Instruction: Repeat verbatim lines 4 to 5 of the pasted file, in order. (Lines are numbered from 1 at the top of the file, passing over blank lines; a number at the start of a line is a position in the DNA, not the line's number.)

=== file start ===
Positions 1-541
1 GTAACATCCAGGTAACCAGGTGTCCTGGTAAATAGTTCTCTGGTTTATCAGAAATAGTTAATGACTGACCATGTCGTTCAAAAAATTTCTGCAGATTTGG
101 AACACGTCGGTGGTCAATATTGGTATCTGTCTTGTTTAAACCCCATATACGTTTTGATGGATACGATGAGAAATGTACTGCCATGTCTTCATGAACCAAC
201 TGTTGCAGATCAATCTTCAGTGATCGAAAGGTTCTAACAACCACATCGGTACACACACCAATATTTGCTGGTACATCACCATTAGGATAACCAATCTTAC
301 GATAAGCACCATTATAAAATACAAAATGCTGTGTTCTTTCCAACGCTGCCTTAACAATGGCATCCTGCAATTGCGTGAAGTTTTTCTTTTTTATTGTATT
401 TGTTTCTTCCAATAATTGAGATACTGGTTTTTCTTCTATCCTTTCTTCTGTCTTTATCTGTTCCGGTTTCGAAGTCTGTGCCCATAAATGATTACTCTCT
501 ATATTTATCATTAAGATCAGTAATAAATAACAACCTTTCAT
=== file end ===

201 TGTTGCAGATCAATCTTCAGTGATCGAAAGGTTCTAACAACCACATCGGTACACACACCAATATTTGCTGGTACATCACCATTAGGATAACCAATCTTAC
301 GATAAGCACCATTATAAAATACAAAATGCTGTGTTCTTTCCAACGCTGCCTTAACAATGGCATCCTGCAATTGCGTGAAGTTTTTCTTTTTTATTGTATT